Tuesday, March 3, 2009


Seems like, with each day here in this totally laid-back place, our agenda shrinks. Today Sally decided to forego yoga so we could sleep in.
About 10:00, I packed my surf fishing gear and we took a taxi downtown to Zihuatanejo Coffee, one of the only true espresso shops in town. With not a word of English from either the menu nor the staff, and lots of coffee terms I didn’t know, ordering was sort of hit and miss, but we each ended up with something resembling the coffees we enjoy so much at home. We also shared a simple scrambled eggs and toast breakfast. Then, about noon, we walked down to La Playa Principal where I was going to try fishing again.
Yesterday, we’d watched the faintly dark spot on the water of the bay—like a cloud shadow—as the resident school of bait fish moved among the moored sailboats, trying to evade the dive-bombing pelicans and, I assumed, the hungry jack crevalles feeding on them from below. At times, the feeding frenzy had come close enough to shore that I knew I could reach its edges with a flashy lure.
We staked out a pleasant table at Tata’s with our favorite waiter, Jesus Christo. While Sally chatted (mostly listened to) an engaging Canadian woman from Vancouver who was sitting at the next table, I continued to practice my casting. But the action managed mostly to stay maddeningly just beyond my range. Nonetheless, I didn’t get completely skunked thanks to the two-inch jellyfish, the three-inch crab and the 12-inch plastic bag I hooked.
I also enjoyed chatting with a group of elementary-school-aged boys on their way home for lunch who took an interest in my equipment and stopped to offer their advice.
The sinister note continued to sound in the background of our otherwise ideal vacation as we learned, through ZihuaRob’s message board, that there’d been yet another policeman assassinated in town yesterday (the fifth this week). One poster (unsubstantiated by any more credible source) claimed to know that the Mexican drug lords had decided to make Zihua. an example of their power and control. Taking all this with a grain of salt, Sally and I still decided to keep our adventures confined to the tourist areas of town where we’d be the least likely to stand out from the crowd.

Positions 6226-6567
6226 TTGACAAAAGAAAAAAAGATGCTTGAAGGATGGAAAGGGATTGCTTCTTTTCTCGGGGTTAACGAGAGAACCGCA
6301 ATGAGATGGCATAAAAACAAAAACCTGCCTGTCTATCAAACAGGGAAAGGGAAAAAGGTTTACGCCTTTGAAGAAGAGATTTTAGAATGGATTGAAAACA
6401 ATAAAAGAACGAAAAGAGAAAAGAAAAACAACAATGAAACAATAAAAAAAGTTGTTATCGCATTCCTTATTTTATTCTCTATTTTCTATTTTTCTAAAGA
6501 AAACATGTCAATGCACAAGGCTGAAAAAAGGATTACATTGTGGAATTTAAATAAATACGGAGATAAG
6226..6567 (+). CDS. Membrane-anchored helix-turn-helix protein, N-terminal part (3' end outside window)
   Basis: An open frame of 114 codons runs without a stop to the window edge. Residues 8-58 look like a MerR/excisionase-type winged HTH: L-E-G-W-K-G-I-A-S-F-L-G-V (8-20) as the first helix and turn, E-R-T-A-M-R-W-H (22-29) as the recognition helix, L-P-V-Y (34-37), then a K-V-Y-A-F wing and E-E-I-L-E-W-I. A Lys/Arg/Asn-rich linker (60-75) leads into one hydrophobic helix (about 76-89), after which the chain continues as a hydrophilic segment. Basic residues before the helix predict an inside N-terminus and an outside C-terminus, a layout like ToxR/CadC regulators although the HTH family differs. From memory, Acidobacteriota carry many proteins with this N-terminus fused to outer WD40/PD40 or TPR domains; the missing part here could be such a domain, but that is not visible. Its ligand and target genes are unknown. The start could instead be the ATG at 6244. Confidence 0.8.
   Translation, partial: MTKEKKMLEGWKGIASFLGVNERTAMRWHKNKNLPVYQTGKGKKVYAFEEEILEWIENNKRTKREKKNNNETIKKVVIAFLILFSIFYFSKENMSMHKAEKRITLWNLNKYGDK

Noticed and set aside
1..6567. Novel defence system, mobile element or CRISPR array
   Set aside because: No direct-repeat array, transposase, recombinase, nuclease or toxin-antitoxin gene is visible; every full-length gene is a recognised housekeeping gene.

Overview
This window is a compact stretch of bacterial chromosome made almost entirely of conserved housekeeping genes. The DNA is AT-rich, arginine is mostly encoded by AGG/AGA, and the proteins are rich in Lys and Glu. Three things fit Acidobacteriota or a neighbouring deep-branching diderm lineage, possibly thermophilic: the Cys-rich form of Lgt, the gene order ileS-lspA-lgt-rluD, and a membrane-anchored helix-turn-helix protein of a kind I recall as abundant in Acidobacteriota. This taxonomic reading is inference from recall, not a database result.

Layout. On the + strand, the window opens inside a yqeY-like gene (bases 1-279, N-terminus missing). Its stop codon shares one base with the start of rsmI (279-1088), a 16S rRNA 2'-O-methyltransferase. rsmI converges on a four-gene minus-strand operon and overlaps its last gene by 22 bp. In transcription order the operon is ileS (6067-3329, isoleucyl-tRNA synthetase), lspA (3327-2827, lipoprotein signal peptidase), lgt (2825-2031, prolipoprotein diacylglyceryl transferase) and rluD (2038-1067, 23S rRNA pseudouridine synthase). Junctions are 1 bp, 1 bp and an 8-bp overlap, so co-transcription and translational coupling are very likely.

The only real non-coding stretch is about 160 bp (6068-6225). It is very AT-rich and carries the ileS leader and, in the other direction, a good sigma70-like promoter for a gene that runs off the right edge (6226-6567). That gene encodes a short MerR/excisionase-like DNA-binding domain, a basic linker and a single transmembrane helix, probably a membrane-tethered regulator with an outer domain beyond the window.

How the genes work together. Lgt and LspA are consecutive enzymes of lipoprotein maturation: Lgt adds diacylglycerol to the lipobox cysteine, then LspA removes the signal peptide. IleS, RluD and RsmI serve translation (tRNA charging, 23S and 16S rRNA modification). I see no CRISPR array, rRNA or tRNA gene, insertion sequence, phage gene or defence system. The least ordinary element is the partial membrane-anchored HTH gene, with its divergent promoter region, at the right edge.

Meanwhile, our new friend, Liz, had been shopping at the open-air produce market where she witnessed, literally at arm’s length, what she is quite sure was the kidnapping of a young mother, leaving her mother and small daughter both sobbing and all the shopkeepers looking on with resigned concern.
We’d planned to go to a movie Si, SeƱor (Yes Man), with Jim Carrey at the quirky three-screen theatre, but, when we got back to San Sebastian to clean up, Liz invited us to her villa for a dinner she was making from the fresh ingredients she’d bought at the market earlier. Liz had also invited Mario, our caretaker/host. We brought down our iPod music system, and some of our china and silver, and had a wonderful time over drinks, appetizers, a delicious pasta and zucchini dish and chocolate-drizzled “crepes” (flour tortillas).

1 comment:

Robert Whitehead said...

I just wanted to comment that the messages you saw on my Zihuatanejo.net Message Board alleging a policeman had been killed and the narcos were making an example of Zihuatanejo were totally bogus and posted by a deranged "mentally challenged" person who has made it their lot in life to post perverse and harassing messages on my website: a rather pathetic existence they have, to say the least.

Love your blog! Thank you for sharing the great feedback of your experiences.